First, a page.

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Saturday, December 29, 2012

Women empowerment and freedom to women among Nairs in Kerala

Women empowerment and emancipation of women are ideals and future goals for many sections in the society but for Nairs it is a reality from ancient times and Nair women are one of the few groups in the world who enjoyed equality with men in almost all walks of life.
Ancient Nairs followed a system known as Marumakkathayam which provided security and freedom to Nair women at those times. This was unknowingly translated as matriarchy by some western educated scholars. Though women commanded respect among Nairs, Nairs cannot be called a matriarchal society in the real sense. Let us bear in mind the complexities of Nair society and family when we speak of empowered Nair women.
Ancient Nair women were free and it was almost impossible for erring men to exploit sexually or otherwise the proud and brave Nair women. But Nair women never dominated men as some academics have tried to portray and Nair women never headed Nair families or had an upper hand in social set up compared to men as written by some half baked intellectuals. This equality among men and women gave security to Nair women and Nair women did not consider men as opponents.
Actually, in ancient times Nair joint families were headed by Old maternal uncles instead of fathers. Maternal uncles and elders commanded immense respect of nephews. Their views were normally obeyed. This was the general norm. But in the case of rich there was freedom to differ within the system. Rich husbands often gave separate gifts to their wives and clearly had a special say in the upbringing of children. Like other Hindus, Nair women also respected husbands and conducted many religious rights for the well being of husbands. The social set up ensured freedom as well as security to Nair women.
Though old males headed who headed joint families guided Nair women, she enjoyed a fair degree of freedom economically and socially. Ancient Nair women had the right to choose their husbands and divorce if she found it was impossible to maintain healthy relationship. Dowry system was not prevalent among Nairs before 1940s. Nair women were also allowed to learn martial arts (Kalari) and had the right to education.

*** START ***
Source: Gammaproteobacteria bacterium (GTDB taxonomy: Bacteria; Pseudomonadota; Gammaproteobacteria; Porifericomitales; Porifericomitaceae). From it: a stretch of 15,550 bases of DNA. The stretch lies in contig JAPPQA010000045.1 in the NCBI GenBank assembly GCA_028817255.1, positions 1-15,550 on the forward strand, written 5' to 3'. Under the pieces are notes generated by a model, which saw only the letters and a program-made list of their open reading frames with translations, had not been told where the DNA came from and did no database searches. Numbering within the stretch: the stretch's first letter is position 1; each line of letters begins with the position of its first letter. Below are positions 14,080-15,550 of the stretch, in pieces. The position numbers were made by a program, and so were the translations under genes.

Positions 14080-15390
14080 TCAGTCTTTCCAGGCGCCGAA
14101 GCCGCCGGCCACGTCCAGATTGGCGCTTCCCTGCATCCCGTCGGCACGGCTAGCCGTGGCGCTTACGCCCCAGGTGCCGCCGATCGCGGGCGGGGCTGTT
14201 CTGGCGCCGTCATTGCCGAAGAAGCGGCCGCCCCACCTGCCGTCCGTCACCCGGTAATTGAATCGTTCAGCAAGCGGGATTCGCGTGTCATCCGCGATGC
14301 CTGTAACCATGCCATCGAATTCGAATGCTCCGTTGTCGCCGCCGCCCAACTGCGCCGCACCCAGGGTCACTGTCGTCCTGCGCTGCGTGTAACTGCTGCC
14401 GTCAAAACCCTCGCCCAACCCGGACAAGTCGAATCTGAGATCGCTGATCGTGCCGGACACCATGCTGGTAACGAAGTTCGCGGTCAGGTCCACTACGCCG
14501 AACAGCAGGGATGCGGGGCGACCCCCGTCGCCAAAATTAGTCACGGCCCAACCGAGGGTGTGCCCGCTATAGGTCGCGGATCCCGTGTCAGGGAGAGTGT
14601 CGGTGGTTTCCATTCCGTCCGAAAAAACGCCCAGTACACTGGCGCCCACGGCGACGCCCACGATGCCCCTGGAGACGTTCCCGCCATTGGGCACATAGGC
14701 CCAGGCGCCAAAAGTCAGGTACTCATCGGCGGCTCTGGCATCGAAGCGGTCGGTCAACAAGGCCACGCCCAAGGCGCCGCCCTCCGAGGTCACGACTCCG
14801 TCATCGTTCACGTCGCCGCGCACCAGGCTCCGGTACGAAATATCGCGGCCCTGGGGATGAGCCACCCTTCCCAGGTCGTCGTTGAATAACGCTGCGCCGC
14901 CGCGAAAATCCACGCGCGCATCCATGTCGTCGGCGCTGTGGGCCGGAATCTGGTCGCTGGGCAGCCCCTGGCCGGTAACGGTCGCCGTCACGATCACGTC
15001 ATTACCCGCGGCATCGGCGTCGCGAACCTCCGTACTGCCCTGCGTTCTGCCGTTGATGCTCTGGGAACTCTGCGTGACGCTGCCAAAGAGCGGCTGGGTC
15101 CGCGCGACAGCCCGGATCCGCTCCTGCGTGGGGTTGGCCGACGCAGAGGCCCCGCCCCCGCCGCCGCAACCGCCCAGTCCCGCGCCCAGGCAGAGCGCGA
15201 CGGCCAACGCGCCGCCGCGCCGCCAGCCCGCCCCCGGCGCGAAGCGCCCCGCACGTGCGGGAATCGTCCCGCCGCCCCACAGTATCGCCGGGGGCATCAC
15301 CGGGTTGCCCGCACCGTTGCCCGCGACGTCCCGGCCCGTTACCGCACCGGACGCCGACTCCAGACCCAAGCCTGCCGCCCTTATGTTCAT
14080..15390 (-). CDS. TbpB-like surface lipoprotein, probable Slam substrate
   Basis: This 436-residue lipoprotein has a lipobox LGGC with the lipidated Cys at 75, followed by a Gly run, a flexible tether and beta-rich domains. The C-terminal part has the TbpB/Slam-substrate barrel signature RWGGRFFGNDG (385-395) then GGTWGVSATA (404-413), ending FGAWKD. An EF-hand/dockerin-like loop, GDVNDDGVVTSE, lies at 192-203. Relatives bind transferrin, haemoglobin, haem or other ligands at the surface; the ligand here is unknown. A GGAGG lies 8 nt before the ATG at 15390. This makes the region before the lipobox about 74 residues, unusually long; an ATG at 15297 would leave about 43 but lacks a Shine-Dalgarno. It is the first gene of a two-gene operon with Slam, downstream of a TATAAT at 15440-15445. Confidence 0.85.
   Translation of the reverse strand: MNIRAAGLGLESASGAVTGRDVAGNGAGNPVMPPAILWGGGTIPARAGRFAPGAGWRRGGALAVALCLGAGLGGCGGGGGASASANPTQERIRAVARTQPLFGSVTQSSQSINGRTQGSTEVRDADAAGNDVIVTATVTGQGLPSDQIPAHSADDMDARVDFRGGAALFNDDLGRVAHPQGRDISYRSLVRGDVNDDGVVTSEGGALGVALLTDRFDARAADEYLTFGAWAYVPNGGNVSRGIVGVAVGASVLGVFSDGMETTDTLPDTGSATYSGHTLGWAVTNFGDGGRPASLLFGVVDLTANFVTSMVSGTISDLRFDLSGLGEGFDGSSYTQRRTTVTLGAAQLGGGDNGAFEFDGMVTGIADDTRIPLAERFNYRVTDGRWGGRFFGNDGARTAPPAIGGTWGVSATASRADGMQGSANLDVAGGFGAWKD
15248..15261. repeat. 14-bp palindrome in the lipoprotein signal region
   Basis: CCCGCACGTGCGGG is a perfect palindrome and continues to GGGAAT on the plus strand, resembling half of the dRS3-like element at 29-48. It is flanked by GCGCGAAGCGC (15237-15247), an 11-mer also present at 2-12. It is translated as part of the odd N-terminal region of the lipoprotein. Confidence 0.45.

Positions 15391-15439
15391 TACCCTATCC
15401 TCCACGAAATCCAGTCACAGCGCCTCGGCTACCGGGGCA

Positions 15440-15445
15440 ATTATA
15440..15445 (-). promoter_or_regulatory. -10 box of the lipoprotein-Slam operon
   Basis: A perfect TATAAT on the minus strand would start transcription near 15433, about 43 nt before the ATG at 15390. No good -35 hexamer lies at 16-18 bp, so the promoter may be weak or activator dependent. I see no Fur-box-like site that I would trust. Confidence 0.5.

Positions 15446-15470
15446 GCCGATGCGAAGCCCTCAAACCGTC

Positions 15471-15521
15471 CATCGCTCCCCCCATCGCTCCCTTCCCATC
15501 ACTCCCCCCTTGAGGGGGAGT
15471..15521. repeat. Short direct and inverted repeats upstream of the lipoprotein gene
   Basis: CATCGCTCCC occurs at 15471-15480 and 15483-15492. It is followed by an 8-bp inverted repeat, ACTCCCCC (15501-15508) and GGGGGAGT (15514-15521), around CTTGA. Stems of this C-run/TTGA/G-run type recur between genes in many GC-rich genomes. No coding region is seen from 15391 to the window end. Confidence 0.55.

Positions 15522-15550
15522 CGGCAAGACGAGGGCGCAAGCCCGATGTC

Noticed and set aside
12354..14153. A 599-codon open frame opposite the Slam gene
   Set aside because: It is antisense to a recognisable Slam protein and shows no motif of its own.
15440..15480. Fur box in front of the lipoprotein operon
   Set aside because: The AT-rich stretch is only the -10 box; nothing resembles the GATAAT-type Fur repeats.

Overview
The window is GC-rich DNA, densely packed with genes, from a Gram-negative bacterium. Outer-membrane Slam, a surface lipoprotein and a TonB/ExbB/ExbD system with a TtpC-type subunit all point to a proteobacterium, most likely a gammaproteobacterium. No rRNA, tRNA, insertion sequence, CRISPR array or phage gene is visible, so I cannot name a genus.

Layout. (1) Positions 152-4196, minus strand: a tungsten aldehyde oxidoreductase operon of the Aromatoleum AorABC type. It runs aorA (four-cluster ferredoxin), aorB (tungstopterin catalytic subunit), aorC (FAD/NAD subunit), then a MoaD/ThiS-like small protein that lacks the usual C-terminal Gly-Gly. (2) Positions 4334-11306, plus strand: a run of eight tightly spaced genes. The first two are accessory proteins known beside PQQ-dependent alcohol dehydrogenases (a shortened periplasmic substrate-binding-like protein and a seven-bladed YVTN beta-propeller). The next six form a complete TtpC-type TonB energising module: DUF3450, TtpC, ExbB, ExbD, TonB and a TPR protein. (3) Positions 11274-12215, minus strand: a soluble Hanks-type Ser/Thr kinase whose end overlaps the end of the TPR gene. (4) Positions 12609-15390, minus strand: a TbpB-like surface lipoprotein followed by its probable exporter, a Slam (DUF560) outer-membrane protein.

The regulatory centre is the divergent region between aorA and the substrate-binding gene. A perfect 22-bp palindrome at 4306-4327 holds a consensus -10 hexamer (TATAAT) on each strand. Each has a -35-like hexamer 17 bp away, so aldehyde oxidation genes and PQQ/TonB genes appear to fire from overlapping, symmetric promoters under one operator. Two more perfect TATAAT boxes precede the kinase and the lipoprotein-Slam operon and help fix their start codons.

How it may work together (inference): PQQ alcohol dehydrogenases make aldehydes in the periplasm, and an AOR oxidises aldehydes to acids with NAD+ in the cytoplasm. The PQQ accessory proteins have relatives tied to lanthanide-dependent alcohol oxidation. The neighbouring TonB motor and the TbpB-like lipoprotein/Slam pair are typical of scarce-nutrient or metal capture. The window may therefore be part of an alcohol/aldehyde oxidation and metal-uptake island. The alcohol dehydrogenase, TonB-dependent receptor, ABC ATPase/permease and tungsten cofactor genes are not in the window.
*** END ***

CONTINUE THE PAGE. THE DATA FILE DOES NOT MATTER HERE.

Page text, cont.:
Nair women enjoyed sexual freedom also but there were checks and balances to prevent it from becoming anarchy. Sexual crimes were less and Males would think twice before trying to attack armed Nair ladies.
When heads called Karanavars took decisions, they took into consideration views of women folk also. Autocracy of Uncles was not tolerated.
Many western trained academics did not understand this complex system and they simply termed Nairs Matriarchal like some tribal communities. But it is far from truth. Such wrong conclusions are the result of trying to define position of Nair women using parameters fixed by Western sociologists. Many of such conclusions are only partial truths and do not really reflect the social system that existed among Nairs.
Such complex family systems came into place as young Nair males were mainly warriors by profession and could not concentrate on the day to day affairs of the family. Old males were into agricultural activities and looked after families.
Nairs owned vast tracts of land in Kerala and their women had the right over crop yields of certain portions. This gave them economic freedom to a certain extent. Of course, the main income had to be distributed by uncles. Normally married girls continued to live with her parents and husbands came to her family. It meant there was little chance for women to face harassment from in laws.
(Marumakkathayam has been abolished by law in Kochi in 1920, Travancore in 1925 and Malabar in around 1933. Nairs now have nuclear families consisting of father, mother and children and sometimes grandfather and grandmother)

1 comment:

  1. Thank you.... This blog was really of great help to me.... Having born and brought up outside kerala... Had no idea our keralian history.... Would love to see more of your blogs about our culture and history... Regards